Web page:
A kernel is the middle-man between your software and your hardware, put simpy.
4.4 is a version of the Linux kernel (what "Linux" actually is; the kernel), where the first 4 is the major release version number, and the 2nd 4 is the minor release, I believe. There's surely more to it, but I'm not all that well versed in version schemes.
There's a patch number, as well. Typically, the big distros (Debian, Arch, Ubuntu, etc) will patch the kernel, to keep it up to date as far as security goes, and likely also patching any stability and performance issues. However, the 4.4, for example, indicates that the drivers -- modules allowing your hardware to function -- or versions thereof, within the kernel, were upgraded over versions lower than 4.4, such as, for example, 3.8, or 2.4.
Typically, the newer (bigger the number) the major/minor release version of a kernel, the newer the hardware it'll support, which is an important factor to keep in mind when choosing a kernel version to install and run. Sometimes newer kernels drop support for certain hardware, leaving some people to need an older kernel to continue running their toaster, thus those too are maintained (patched).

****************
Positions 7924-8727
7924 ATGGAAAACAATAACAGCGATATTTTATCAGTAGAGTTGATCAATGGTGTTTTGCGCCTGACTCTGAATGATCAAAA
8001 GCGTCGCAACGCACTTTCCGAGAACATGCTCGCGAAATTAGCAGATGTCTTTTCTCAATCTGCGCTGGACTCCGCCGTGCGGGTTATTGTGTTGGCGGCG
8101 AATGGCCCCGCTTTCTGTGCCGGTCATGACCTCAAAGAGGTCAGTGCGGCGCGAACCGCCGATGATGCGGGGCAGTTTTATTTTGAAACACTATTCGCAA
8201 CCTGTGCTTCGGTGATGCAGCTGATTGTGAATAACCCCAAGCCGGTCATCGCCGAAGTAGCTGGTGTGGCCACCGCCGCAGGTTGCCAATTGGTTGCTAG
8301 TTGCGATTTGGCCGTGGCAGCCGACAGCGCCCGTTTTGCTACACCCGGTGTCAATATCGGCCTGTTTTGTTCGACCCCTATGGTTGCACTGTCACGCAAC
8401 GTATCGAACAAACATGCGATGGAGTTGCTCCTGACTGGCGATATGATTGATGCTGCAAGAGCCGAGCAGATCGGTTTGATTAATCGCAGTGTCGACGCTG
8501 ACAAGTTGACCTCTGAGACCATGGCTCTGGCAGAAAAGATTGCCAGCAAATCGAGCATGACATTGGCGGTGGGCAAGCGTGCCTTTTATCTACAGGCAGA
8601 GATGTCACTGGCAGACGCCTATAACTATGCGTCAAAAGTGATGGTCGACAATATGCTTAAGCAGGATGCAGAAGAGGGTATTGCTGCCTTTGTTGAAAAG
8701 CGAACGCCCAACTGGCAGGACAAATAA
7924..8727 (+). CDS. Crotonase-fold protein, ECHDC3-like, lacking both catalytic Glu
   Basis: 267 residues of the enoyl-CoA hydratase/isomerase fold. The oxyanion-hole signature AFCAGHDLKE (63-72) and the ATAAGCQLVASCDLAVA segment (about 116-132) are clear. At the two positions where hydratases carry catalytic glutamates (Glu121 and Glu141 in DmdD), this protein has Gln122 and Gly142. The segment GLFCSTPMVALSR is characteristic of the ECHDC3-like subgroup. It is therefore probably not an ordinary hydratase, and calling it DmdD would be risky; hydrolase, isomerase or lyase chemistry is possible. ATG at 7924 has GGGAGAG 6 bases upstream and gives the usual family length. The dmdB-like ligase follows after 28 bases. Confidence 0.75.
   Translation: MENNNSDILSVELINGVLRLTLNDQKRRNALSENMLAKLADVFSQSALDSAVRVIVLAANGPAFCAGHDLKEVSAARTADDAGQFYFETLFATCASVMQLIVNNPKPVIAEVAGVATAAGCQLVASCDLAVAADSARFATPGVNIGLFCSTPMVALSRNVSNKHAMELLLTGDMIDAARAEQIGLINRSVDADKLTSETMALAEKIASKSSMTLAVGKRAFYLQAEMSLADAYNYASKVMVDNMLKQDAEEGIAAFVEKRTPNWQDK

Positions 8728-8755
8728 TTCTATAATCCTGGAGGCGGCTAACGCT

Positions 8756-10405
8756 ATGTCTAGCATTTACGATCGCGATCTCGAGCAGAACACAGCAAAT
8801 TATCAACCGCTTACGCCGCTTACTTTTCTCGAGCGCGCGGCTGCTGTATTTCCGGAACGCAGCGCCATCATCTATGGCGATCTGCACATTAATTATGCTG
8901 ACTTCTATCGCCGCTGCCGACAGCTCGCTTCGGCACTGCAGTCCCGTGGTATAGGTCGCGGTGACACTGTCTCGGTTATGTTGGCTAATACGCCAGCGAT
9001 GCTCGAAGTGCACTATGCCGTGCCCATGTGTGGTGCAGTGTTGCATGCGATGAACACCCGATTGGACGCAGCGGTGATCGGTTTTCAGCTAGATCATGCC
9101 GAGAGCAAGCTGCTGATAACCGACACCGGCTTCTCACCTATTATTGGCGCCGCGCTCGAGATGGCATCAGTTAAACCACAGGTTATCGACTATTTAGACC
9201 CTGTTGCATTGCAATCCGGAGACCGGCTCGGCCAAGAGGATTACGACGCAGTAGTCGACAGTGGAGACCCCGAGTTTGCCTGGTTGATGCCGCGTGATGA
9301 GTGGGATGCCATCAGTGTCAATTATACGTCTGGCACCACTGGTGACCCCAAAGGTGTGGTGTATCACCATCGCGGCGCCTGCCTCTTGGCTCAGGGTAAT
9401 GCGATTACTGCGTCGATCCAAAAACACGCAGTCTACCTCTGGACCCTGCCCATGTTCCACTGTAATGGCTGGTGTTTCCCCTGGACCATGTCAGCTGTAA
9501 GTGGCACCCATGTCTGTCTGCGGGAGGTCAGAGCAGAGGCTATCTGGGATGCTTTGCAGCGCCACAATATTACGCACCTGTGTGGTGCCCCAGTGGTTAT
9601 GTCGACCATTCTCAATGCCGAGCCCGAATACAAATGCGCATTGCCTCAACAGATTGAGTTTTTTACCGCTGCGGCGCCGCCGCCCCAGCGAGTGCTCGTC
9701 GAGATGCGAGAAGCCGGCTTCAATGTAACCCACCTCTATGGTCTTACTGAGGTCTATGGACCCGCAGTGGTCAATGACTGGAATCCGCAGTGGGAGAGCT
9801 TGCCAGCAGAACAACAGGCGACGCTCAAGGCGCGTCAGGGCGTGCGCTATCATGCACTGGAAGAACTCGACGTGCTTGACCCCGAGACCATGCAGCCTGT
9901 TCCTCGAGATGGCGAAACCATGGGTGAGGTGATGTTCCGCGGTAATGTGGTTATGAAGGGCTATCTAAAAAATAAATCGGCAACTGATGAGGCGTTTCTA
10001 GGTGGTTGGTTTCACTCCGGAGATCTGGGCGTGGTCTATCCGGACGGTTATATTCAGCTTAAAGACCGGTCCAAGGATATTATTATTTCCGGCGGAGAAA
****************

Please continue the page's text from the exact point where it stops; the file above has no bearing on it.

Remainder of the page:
dave8671 wrote:If the kernel does not boot how would I fix it? Which kernel is for this hardware right now I am using the 4.10 would it be 413.x
If, after loading up a different kernel, the system doesn't boot or operate correctly, your best bet is to reboot the machine, spam the Shift key (or Esc as some have reported) to get to the GRUB menu, then, when there, select the menu option begginning with "Advanced options for", then select the kernel you were using before, when things worked. Once that's done, you should be booting into your machine like normal, then just remove the kernel which didn't work for you.
I have no idea which kernel is for your hardware -- I don't even know what your hardware is.